Before we get practical, we need to understand a few key concepts about running form.
Understanding the gait cycle is essential when you want to work on specific details of your running form.
Fig 1 Midstance, Fig 2 Propulsion Fig 3 + Fig 4 Swing phase Fig 5 Initial contact
The gait cycle can be divided into two main phases, the stance phase (left foot in this example) and the swing phase (right foot). The stance phase begins with the initial contact (fig 5) and starts as soon as the left foot touches the ground and begins absorbing impact from the foot through to the knee. The runner then moves into the midstance (fig 1), further absorbing shock by bending the left knee and bringing the right leg forward to prepare for the next phase, propulsion (fig 2). During propulsion the runner stiffens the left foot (with help from the Windlass Mechanism) in order to generate enough force to help propel the body forwards, ready for the next step. This drives us into the swing phase (fig 3+4) which starts when the toe from the hind leg leaves the ground, the runner is airborne and finally lands with the other foot, initiating a new gait cycle.
Many running aches, such as knee pain, come from heel striking. When a runner strikes the ground with the heel first they are effectively striking the ground with a straight leg! This is called 'over striding' and this action removes the shock absorption mechanism created by our bodies when we land with a bent knee.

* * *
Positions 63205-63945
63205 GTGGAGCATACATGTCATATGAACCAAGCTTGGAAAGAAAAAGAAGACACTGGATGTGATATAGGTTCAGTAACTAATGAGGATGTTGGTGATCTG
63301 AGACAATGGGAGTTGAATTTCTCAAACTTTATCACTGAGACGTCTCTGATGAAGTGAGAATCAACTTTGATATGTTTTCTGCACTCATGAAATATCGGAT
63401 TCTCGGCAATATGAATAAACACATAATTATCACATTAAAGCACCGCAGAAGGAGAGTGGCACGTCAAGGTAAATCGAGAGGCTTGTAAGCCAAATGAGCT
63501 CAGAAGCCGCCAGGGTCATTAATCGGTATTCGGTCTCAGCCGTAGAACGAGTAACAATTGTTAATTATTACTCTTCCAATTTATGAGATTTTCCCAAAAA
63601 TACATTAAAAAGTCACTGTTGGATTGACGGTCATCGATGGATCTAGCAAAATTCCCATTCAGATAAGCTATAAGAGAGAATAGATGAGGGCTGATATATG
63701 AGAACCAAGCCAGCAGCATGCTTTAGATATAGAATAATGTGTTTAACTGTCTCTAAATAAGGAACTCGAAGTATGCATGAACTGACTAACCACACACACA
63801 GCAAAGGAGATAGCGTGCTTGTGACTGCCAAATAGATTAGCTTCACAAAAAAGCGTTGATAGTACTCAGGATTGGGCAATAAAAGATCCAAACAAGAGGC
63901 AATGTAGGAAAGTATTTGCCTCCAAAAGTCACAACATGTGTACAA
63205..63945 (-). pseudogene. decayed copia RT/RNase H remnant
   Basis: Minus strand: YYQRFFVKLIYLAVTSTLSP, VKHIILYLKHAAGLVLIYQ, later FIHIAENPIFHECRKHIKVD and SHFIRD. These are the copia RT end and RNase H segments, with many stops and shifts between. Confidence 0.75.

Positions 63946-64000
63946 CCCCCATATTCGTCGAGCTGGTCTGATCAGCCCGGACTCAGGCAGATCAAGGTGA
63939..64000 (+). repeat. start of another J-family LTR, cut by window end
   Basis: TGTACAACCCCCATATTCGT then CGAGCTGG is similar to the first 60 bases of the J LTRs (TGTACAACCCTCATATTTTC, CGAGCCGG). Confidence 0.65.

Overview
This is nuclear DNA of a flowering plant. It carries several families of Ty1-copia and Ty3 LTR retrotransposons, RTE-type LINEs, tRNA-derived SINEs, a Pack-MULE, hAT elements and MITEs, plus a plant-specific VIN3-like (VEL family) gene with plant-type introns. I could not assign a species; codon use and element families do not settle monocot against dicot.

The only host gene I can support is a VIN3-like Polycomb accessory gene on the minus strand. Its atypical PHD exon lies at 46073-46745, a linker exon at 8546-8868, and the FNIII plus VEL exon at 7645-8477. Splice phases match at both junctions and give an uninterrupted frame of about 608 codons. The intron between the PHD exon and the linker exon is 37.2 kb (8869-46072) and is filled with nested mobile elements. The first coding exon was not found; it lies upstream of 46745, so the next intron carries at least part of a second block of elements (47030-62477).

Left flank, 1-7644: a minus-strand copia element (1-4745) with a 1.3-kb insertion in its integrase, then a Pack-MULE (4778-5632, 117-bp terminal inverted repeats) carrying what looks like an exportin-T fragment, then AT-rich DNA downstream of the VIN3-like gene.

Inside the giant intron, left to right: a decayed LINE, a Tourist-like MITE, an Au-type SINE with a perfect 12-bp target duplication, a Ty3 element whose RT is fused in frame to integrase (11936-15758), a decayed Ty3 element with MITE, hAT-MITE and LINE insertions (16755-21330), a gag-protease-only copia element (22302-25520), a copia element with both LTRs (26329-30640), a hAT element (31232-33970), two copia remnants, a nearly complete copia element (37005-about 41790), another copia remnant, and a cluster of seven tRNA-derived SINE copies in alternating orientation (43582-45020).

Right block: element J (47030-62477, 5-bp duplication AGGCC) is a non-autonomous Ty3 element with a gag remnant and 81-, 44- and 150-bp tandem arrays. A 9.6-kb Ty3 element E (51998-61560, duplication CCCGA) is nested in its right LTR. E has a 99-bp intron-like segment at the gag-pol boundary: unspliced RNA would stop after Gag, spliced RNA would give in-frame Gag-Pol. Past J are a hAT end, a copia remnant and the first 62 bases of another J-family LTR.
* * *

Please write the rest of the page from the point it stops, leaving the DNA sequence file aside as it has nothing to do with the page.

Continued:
A midfoot strike takes advantage of the natural shock absorption mechanism created by our bodies when we run. If you actively try to strike the ground with your midfoot you may notice that your foot lands closer to your center of mass (under your hips). This takes full advantage of all the joints in your lower body, creating a spring like effect. I saw a beautiful example of great running technique in which you can easily visualize the foot strike - I even made a quick video about it for our Running and Race Training Facebook group. Click here to check it out.
Changing the way your foot strikes the ground is a complicated task but it can be done with a couple of minutes of daily running drills. We'll discuss running drills later on in this article.
Cadence is magical. Cadence is simply the number of steps a runner takes in one minute. This technique can greatly reduce the risk of over-striding by increasing the number of steps taken in one minute and reducing the ground contact time. Most recreational runners are between the 140-160 steps per minute range, however, most elite athletes run within the 180 steps p/min range (some go as high as 200)!
Cadence is usually measured with a 'beeping' stopwatch but technology can also help us with this! There are apps where you can input your desired beats per minute and the app simply beeps at the set speed - which in this case is 180. That's the general guideline all runners should follow, 180 steps per minute.
A high cadence is beneficial because it cuts down ground contact time, as mentioned above. This is beneficial because it forces you to land closer to your center of mass (during the initial contact phase) and push off as fast as possible (propulsion phase) in order to keep up with the 180 steps per minute pace. Landing closer to your center of mass is the best way to reduce heel-striking.